Editor-in-Chief Jesse Angelo, through a spokesperson, declined interview requests (and hasn’t given one since WWD published a profile of him the week of The Daily's launch). Since the editor isn't commenting, the rank-and-file are understandably hesitant to speak on the record. Daily staffers sign strict confidentiality agreements, and even freelancers must promise to "not criticize, ridicule or make any statement which disparages or is derogatory of" The Daily or its employees, according to a source familiar with the agreement.

But one internal memo, leaked in February to New York magazine, provided a glimpse into what Angelo expects from reporters. In the memo, Angelo said that with the Egyptian revolution over, staffers could focus on other stories -- such as finding him “the oldest dog in America, or the richest man in South Dakota.” (Stephen Colbert had some fun with that one.) Angelo also urged staff to break the type of stories that will "force the new White House press secretary to download The Daily for the first time."

While The Daily's brass won't get into specifics about who it is trying to reach, the company’s non-compete agreement –- obtained by The Huffington Post –- gives an indication of how the publication views itself within the overall media landscape. Upon joining The Daily, staffers agree to not work for the following “directly competitive” outlets for at least one year if they leave or are fired: USA Today, People, and The New York Times/New York Times Magazine.

So The Daily may be striving to become a hybrid of those three news outlets, albeit in the form of a tablet tabloid. By citing USA Today and People, it's clear The Daily's management isn't preoccupied with only trying to appease the chattering classes in New York and Washington D.C. Indeed, The Daily has broader, national ambitions.

Gaines, in an email, explained how he views The Daily's potential audience:

The attempted reach is mass -- regular people with limited time and common interests, from politics to entertainment to sports. Thanks to the device, the appeal and story-telling value is as much audiovisual as textual, so while the stories may feel ‘short’ -- and the text certainly tries to be -- the stories have layers that print stories can't. Trying to advance the practice of multimedia journalism is why I went there in the first place. We're a long way from figuring out how to do it ‘right’, but it is definitely a big part of journalism's future.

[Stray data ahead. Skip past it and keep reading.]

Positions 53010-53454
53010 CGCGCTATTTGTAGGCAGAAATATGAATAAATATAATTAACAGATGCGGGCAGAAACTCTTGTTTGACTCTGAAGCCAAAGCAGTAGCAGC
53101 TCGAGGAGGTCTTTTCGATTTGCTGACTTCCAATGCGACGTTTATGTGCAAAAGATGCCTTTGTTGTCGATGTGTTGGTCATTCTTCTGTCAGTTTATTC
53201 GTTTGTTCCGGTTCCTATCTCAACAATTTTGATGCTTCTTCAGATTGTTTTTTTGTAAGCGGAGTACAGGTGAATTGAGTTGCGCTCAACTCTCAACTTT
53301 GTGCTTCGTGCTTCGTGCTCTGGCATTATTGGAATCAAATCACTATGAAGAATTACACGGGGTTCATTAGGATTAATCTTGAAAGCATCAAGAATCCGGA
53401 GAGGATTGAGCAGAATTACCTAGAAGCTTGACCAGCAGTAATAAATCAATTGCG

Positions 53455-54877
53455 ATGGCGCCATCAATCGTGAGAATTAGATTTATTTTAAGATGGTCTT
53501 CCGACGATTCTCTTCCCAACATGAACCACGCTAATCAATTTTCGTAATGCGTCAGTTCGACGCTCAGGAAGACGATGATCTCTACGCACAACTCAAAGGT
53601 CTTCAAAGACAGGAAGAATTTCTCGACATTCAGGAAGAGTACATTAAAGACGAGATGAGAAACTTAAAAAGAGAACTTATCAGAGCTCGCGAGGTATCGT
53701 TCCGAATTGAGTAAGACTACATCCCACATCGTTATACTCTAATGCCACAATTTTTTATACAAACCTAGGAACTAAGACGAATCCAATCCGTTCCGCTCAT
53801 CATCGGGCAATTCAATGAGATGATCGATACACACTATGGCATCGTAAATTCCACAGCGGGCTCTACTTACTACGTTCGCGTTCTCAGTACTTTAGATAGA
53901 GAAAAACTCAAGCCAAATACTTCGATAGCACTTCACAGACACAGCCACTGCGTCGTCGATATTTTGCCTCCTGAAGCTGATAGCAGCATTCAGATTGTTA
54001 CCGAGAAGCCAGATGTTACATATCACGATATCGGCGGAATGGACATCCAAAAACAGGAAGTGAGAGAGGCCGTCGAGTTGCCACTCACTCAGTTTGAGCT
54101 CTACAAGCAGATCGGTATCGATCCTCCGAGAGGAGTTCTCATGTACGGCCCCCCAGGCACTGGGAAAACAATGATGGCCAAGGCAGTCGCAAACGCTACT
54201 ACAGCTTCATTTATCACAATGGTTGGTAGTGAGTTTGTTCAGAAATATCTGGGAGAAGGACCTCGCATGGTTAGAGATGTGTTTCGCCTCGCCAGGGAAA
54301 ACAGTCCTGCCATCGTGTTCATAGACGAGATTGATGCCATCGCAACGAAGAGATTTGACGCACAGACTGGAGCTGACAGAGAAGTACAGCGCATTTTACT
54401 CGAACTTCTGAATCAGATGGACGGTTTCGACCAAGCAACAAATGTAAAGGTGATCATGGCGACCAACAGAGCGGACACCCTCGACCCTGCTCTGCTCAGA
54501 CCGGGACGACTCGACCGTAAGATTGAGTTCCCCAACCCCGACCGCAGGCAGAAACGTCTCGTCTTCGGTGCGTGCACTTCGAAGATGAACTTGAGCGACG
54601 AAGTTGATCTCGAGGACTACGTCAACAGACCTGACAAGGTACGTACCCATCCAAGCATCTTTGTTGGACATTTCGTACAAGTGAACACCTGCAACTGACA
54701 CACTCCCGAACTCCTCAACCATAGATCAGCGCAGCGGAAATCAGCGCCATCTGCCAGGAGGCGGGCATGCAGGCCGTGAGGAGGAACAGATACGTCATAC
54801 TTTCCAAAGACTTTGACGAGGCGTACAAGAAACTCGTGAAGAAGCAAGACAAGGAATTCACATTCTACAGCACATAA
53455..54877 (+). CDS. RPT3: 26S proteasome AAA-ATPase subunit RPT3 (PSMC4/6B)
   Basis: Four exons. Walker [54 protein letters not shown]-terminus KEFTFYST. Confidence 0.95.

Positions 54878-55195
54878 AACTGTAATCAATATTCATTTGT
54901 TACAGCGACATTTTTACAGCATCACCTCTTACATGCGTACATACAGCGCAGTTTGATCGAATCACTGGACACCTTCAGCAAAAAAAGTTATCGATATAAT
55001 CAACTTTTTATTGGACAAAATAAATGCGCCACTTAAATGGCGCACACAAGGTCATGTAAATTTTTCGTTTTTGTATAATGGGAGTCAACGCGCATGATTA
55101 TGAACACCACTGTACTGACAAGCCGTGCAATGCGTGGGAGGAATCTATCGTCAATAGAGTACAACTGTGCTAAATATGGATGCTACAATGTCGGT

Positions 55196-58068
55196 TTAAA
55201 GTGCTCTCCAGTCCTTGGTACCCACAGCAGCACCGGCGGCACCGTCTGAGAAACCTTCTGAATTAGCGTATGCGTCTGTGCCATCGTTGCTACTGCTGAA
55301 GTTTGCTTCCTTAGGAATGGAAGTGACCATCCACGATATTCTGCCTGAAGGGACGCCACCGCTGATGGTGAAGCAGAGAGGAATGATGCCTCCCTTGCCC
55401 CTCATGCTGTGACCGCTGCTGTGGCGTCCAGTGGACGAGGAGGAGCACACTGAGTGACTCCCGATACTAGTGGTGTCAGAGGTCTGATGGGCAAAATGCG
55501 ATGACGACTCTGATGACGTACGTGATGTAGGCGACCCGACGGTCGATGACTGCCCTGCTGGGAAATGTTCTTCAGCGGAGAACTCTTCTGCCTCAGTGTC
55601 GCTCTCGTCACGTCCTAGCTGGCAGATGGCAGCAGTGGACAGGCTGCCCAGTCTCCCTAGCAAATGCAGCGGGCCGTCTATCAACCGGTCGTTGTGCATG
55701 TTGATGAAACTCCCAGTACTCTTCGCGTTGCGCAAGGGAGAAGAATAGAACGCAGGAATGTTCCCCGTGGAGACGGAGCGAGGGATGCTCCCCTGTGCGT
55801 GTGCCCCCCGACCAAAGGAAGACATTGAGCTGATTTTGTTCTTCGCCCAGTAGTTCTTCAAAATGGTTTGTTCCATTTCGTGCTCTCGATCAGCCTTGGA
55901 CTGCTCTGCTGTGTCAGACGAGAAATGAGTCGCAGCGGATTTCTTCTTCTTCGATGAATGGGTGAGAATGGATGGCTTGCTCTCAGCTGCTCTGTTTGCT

Speaking of journalism's future, The Daily publisher Greg Clayman appeared this week at TechCrunch's Disrupt conference for a panel called "Disrupting publishing, from links to tablets."

And there, Clayman made big news: The Daily was nearing 1 million downloads of its app. However, Clayman did not reveal how many iPad users downloading the app, which is free, have continued as subscribers, paying either 99 cents a week or $39.99 for the year. That's the number which might actually indicate whether The Daily is a success or failure.

News Corp. president Chase Carey, on a conference call earlier this month where he revealed The Daily had lost $10 million in the previous quarter, said the company isn’t prepared to start giving out subscription numbers, according to paidContent. “We’re not going to build this in a fishbowl,” he said.

Carey, suggesting that it's too soon to pass judgement, added that The Daily is "a work-in-progress, we’re proving the technology, refining the content -- the tablet market is still in its infancy."